Objectives: There is growing evidence that occupational injuries influence workers’ emotional and physical wellbeing, extending healthcare use beyond what is covered by the Workers’ Compensation Board (WCB).
Methods: The authors used an administrative database that links individual publicly funded healthcare and WCB data for the population of British Columbia (BC), Canada. They examined change in service use, relative to one year before the injury, for workers who required time off for their injuries (lost time = LT) and compared them to other injured workers (no lost time = NLT) and individuals in the population who were not injured (non-injured = NI).
Results: LT workers increased physician visits (22%), hospital days (50%), and mental healthcare use (43% physician visits; and 70% hospital days) five years after the injury, relative to the year before the injury, at a higher rate than the NI group. For the NLT workers, the level of increased use following the injury was between that of these two groups. These patterns persisted when adjusting for registration in the BC Medical Service Plan (MSP) and several workplace characteristics.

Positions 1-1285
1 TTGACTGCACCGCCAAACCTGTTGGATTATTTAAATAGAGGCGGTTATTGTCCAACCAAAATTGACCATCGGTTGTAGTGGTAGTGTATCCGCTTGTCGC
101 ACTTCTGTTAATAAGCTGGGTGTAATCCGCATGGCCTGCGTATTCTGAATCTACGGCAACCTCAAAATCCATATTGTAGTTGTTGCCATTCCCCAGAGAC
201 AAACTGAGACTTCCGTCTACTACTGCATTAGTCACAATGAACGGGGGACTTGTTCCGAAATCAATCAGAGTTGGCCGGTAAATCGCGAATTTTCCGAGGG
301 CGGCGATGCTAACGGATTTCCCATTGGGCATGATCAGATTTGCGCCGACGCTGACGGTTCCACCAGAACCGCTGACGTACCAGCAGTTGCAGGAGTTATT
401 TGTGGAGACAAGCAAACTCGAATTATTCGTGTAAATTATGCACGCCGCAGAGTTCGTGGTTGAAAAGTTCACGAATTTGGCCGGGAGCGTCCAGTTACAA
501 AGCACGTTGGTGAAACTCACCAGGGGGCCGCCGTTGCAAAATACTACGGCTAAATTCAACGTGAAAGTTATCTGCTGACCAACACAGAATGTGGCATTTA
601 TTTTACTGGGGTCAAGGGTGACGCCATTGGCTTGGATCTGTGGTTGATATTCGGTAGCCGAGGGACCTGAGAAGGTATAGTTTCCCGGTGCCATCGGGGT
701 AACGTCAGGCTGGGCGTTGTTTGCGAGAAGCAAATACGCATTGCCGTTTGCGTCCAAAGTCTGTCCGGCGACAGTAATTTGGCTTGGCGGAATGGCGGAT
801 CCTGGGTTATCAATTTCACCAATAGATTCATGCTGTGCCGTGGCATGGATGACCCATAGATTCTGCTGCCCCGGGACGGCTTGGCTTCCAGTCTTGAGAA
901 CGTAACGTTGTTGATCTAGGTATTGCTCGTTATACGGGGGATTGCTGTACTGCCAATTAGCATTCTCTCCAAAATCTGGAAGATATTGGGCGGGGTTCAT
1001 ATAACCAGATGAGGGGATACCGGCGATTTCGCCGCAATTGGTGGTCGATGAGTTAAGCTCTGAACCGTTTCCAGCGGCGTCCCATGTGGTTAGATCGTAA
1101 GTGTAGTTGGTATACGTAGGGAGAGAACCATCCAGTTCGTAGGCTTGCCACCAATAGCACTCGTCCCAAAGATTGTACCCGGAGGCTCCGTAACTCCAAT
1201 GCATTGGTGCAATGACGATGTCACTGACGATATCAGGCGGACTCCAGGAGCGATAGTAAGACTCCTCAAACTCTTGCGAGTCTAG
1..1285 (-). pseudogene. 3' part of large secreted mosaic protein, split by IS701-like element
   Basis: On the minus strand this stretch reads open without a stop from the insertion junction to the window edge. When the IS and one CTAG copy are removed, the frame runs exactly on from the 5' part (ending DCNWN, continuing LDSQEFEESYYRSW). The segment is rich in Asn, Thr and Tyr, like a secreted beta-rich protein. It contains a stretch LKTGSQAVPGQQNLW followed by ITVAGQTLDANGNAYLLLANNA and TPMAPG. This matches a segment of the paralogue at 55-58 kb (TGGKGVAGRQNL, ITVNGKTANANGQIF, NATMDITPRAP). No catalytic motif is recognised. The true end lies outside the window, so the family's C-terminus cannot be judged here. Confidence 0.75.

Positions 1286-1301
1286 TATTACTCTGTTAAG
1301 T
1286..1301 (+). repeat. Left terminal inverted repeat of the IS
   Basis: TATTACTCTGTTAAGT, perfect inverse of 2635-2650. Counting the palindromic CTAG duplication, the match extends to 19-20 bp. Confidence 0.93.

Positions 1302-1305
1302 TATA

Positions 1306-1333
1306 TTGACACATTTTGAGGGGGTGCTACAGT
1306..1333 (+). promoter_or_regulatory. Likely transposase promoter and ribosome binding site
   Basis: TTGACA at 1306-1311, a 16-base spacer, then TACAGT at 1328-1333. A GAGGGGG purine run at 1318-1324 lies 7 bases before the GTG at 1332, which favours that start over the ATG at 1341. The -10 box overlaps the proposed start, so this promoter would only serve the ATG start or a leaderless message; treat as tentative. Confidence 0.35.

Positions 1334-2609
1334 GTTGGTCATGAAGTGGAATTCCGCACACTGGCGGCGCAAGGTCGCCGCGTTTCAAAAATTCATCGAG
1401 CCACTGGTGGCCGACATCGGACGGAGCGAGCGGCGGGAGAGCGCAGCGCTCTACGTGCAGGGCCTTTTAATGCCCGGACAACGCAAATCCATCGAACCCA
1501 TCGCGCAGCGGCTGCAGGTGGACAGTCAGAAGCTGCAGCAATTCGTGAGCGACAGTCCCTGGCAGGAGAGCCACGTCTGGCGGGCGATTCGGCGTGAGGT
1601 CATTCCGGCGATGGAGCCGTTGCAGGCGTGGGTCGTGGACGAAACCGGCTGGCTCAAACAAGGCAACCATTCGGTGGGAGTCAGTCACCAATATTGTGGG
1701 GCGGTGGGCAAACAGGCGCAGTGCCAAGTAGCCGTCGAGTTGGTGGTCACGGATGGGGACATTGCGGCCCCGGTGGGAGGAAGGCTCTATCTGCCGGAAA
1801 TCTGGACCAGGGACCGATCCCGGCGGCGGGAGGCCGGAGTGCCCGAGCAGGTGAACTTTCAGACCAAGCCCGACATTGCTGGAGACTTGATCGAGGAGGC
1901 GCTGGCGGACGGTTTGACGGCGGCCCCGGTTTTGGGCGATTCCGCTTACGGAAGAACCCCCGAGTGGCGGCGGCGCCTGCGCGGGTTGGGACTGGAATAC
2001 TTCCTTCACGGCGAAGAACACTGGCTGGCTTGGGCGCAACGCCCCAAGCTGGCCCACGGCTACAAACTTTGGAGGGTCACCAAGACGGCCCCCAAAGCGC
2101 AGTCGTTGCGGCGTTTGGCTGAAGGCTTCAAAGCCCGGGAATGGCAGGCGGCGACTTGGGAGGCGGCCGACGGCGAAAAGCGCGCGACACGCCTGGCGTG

Conclusions: Although the WCB system is the primary mechanism for processing claims and providing information about workplace injury, it is clear that the consequences of workplace injury extend beyond what is covered by the WCB into the publicly funded healthcare system.
- BC, British Columbia
- BCLHD, British Columbia Linked Health Dataset
- LT, lost time injured workers
- MSP, Medical Service Plan
- NI, non-injured comparisons
- NLT, no lost time injured workers
- WCB, Workers’ Compensation Board
- occupational injuries
- health services use
- mental health care
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